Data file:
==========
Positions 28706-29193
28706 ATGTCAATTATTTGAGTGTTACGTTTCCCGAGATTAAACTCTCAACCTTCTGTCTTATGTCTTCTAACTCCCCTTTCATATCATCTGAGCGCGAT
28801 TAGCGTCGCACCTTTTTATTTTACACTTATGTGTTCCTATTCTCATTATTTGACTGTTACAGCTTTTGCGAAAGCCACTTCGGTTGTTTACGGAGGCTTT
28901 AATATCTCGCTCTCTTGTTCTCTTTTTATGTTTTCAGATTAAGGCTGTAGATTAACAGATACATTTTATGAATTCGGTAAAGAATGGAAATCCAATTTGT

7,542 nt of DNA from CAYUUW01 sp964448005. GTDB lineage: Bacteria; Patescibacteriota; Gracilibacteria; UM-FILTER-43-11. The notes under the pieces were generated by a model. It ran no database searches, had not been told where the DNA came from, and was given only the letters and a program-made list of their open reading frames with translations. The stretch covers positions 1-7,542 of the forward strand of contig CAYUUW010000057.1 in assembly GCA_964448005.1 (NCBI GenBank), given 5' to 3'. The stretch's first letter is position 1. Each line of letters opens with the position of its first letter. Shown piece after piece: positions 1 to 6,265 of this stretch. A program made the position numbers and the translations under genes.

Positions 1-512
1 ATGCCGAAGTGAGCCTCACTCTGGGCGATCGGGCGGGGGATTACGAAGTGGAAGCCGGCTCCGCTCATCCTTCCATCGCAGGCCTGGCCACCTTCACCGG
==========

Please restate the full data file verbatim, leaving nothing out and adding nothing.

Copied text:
Positions 28706-29193
28706 ATGTCAATTATTTGAGTGTTACGTTTCCCGAGATTAAACTCTCAACCTTCTGTCTTATGTCTTCTAACTCCCCTTTCATATCATCTGAGCGCGAT
28801 TAGCGTCGCACCTTTTTATTTTACACTTATGTGTTCCTATTCTCATTATTTGACTGTTACAGCTTTTGCGAAAGCCACTTCGGTTGTTTACGGAGGCTTT
28901 AATATCTCGCTCTCTTGTTCTCTTTTTATGTTTTCAGATTAAGGCTGTAGATTAACAGATACATTTTATGAATTCGGTAAAGAATGGAAATCCAATTTGT

7,542 nt of DNA from CAYUUW01 sp964448005. GTDB lineage: Bacteria; Patescibacteriota; Gracilibacteria; UM-FILTER-43-11. The notes under the pieces were generated by a model. It ran no database searches, had not been told where the DNA came from, and was given only the letters and a program-made list of their open reading frames with translations. The stretch covers positions 1-7,542 of the forward strand of contig CAYUUW010000057.1 in assembly GCA_964448005.1 (NCBI GenBank), given 5' to 3'. The stretch's first letter is position 1. Each line of letters opens with the position of its first letter. Shown piece after piece: positions 1 to 6,265 of this stretch. A program made the position numbers and the translations under genes.

Positions 1-512
1 ATGCCGAAGTGAGCCTCACTCTGGGCGATCGGGCGGGGGATTACGAAGTGGAAGCCGGCTCCGCTCATCCTTCCATCGCAGGCCTGGCCACCTTCACCGG